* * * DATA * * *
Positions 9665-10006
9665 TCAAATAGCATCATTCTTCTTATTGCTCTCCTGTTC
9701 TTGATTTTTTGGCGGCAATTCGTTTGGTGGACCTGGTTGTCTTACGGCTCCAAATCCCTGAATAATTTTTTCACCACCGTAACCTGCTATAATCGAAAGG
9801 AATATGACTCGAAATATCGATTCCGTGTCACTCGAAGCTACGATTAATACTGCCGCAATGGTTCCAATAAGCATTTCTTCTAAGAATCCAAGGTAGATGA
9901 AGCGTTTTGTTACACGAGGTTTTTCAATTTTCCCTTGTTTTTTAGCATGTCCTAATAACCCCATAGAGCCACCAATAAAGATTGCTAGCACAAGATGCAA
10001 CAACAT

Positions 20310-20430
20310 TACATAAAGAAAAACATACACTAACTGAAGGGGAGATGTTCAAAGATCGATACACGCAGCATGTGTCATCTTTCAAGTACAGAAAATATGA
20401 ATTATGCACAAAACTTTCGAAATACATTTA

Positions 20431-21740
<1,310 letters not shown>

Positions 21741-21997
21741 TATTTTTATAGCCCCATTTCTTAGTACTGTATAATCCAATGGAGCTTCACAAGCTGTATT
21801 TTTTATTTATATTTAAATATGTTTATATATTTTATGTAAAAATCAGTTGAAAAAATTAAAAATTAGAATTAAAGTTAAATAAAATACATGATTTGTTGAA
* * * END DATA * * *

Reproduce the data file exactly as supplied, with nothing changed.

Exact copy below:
Positions 9665-10006
9665 TCAAATAGCATCATTCTTCTTATTGCTCTCCTGTTC
9701 TTGATTTTTTGGCGGCAATTCGTTTGGTGGACCTGGTTGTCTTACGGCTCCAAATCCCTGAATAATTTTTTCACCACCGTAACCTGCTATAATCGAAAGG
9801 AATATGACTCGAAATATCGATTCCGTGTCACTCGAAGCTACGATTAATACTGCCGCAATGGTTCCAATAAGCATTTCTTCTAAGAATCCAAGGTAGATGA
9901 AGCGTTTTGTTACACGAGGTTTTTCAATTTTCCCTTGTTTTTTAGCATGTCCTAATAACCCCATAGAGCCACCAATAAAGATTGCTAGCACAAGATGCAA
10001 CAACAT

Positions 20310-20430
20310 TACATAAAGAAAAACATACACTAACTGAAGGGGAGATGTTCAAAGATCGATACACGCAGCATGTGTCATCTTTCAAGTACAGAAAATATGA
20401 ATTATGCACAAAACTTTCGAAATACATTTA

Positions 20431-21740
<1,310 letters not shown>

Positions 21741-21997
21741 TATTTTTATAGCCCCATTTCTTAGTACTGTATAATCCAATGGAGCTTCACAAGCTGTATT
21801 TTTTATTTATATTTAAATATGTTTATATATTTTATGTAAAAATCAGTTGAAAAAATTAAAAATTAGAATTAAAGTTAAATAAAATACATGATTTGTTGAA